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When big isn't big enough

Cricinfo looks back at large totals that didn't prevent a time ending up on the wrong side of the result

England's defeat in the second Test at Adelaide came despite a massive first-innings of 551 for 6. It was the highest first-innings declaration to lose a Test and is third on the list for any first innings. Here Cricinfo looks back at other large totals that didn't prevent a team ending up on the wrong side of the result.

Bobby Peel wasn't feeling his best before taking 6 for 67 against the Australians © The Cricketer
586 - Australia, Sydney, 1894-95
Until The Headingley Test in 1981, this was the only occasion a side won after following-on. England trailed by 261 on first innings, but with the pitch getting easier by the hour, they were able to amass 437 second time round. With it being a timeless match, Australia's target of 177 looked a formality, and by the close of the fifth day they were 113 for 2. But heavy overnight rain left the pitch saturated and Bobby Peel took 6 for 67 to bowl England to a 10-run win. So convinced had the England players been that the game was as good as over on the previous evening that they had gone out on the town. Peel was in such a bad way the next morning that Andrew Stoddart, the England captain, had to stand him under a cold shower before setting off for the ground.
556 - Australia, Adelaide, 2003-04
Ricky Ponting's magnificent 242 had been the centrepiece of Australia's formidable first-innings total as the Indians were forced to chase leather and conceded more than four an over. When Andy Bichel reduced India to 85 for 4 during the second day a familiar Australian canter to victory was racing into view. But inspired by memories of the Laxman-Dravid Kolkata epic in 2001, the same pair produced another heroic stand. When Laxman fell for 148 they'd added 303 and Dravid kept on going until he was last-out for 233 and India were just 33 behind. But surely all it had enabled was for them to leave with honours even. Step up Ajit Agarkar for the finest moment of his career as a powerful burst of out-swing bowling toppled Australia for 196. A target of 233 was no cakewalk, but thanks to Dravid India crossed the line by four wickets.

Garry Sobers was left to rue his declaration in 1968 © The Cricketer
526 for 7 dec - West Indies, Trinidad, 1968
Garry Sobers made one of Test cricket's most controversial declarations when he ended his second innings on 92 for 2 and set England a far-from-daunting 215 in 165 minutes. With the series level at 0-0, caution might have been the better option, but Sobers believed that the legspin of Basil Butcher, who took 5 for 15 in England's first innings, would be enough to give West Indies victory, or at least prevent England winning. But Colin Cowdrey smacked 71 in 76 minutes, and with a perfectly-paced 80 not out from Geoff Boycott, England eased home with five minutes to spare. Butcher managed only five wicketless overs and, crucially, fast bowler Charlie Griffith did not take the field - as Cowdrey later noted, "without him West Indies were doomed". Sobers was vilified in the Caribbean media, although it later emerged that the decision to declare had been made with the support of other players and board officials. "Nevertheless," Cowdrey observed, "the sky fell in on his head."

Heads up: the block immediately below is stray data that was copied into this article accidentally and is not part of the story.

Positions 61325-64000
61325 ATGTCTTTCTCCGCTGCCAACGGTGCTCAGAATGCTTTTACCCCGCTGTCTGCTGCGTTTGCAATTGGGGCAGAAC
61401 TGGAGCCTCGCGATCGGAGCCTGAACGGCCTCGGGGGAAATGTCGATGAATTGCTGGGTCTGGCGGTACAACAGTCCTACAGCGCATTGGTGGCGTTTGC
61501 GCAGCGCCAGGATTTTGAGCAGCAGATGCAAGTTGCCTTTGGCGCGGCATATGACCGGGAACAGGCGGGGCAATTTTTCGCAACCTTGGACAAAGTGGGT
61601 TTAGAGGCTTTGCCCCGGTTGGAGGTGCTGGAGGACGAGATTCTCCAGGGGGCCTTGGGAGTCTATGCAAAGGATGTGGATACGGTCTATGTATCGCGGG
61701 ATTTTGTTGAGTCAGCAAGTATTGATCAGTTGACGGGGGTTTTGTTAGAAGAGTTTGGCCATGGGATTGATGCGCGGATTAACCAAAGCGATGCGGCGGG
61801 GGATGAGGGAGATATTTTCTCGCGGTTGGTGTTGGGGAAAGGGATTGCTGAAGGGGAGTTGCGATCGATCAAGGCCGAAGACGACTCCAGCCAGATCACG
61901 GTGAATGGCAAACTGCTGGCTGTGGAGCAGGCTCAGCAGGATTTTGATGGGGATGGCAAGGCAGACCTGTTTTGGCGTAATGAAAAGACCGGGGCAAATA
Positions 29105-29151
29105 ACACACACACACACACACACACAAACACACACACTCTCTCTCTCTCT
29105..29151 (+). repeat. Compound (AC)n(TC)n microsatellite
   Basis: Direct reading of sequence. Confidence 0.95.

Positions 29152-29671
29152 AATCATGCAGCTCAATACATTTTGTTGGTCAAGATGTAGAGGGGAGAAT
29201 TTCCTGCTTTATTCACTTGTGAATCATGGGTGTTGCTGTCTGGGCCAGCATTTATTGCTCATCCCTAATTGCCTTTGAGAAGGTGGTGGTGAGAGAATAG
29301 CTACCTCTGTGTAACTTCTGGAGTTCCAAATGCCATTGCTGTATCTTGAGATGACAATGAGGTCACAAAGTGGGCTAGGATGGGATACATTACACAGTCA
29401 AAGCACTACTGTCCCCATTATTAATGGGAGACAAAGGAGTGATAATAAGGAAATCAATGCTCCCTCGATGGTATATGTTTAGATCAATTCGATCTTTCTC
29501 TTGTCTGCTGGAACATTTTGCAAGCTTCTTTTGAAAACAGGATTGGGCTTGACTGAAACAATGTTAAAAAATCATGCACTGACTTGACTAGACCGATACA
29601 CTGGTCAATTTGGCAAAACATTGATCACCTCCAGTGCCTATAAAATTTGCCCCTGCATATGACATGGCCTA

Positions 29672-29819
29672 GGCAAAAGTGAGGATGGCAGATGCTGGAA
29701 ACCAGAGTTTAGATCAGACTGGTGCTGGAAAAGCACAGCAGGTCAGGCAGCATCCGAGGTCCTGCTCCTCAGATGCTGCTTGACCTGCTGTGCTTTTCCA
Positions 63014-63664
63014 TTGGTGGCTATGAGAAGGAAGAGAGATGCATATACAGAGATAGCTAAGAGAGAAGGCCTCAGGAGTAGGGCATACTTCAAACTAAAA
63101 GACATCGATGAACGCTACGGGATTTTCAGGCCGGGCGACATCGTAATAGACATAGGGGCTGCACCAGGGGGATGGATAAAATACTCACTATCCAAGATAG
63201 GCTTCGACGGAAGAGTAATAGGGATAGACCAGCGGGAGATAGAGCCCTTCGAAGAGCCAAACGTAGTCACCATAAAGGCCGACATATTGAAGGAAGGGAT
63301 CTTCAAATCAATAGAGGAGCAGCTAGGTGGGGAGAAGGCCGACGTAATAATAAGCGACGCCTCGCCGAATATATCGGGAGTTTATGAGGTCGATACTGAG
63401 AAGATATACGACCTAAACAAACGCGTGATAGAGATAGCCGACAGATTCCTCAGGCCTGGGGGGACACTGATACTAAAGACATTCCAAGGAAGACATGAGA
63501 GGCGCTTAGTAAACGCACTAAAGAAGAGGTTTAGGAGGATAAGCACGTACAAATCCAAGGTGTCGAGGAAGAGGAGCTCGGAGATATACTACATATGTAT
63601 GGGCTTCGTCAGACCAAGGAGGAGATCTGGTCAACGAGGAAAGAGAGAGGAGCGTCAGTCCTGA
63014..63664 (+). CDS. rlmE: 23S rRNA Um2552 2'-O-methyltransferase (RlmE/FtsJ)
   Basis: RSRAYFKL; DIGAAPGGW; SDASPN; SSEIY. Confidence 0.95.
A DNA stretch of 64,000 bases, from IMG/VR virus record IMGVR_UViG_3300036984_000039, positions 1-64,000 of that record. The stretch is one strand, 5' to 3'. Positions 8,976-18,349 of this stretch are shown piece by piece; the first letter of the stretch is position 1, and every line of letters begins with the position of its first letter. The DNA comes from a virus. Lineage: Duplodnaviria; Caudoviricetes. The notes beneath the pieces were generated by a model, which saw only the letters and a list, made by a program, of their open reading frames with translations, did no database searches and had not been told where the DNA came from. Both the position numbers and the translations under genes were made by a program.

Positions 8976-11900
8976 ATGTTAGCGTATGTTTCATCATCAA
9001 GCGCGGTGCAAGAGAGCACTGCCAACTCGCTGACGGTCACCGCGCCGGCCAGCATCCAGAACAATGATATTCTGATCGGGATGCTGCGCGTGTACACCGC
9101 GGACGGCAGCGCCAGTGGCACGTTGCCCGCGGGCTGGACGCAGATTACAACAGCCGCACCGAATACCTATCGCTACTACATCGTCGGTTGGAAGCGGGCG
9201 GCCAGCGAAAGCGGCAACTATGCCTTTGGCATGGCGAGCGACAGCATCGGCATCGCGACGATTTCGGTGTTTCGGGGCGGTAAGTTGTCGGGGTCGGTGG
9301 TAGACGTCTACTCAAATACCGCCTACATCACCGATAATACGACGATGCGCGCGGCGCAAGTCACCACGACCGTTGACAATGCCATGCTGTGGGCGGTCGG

520 - Australia, Melbourne, 1953
A remarkable win, and one which levelled the series at the death, came about after the South Africans had seemed destined to follow-on at the close of third day, with 46 runs needed to avert it and only four wickets remaining. In fact, they conceded a lead of just 85 although when set 295 on a surface beginning to crack up, few gave them a hope. "Australia's bowlers, fast and slow, received similar punishment, and the match culminated in a fitting finale by the aggressive Roy McLean," wrote Wisden. "Although handicapped by a bruised eye sustained in his first innings, McLean showed scant respect for the attack. In 80 minutes he hit 14 fours in scoring 76 of 106 added in an unbroken fifth-wicket partnership with Headley Keith."
519 - England, Melbourne, 1928-29
Another timeless Test, matches where a massive first innings was only any good if you bowled out your opponents cheaply. England made 519 but only ended with a lead of 28, and fast bowler Tim Wall took 5 for 66 on debut to bowl England out second time round for 257. A tired England side, who had already secured the Ashes, fought hard but with their two main weapons, Harold Larwood and Maurice Tate, out of sorts, Bradman and Jack Ryder guided Australia home on the eighth morning with five wickets in hand. Shortly before the winning hit, Ryder made a single and Tate grabbed two stumps as souvenirs and headed towards the pavilion ... only to have to sheepishly return them to their original position when informed the match was not yet over.

Don Bradman was unstoppable at Headingley as Australia chased 404 © Wisden Cricket Monthly
496 - England, Headingley, 1948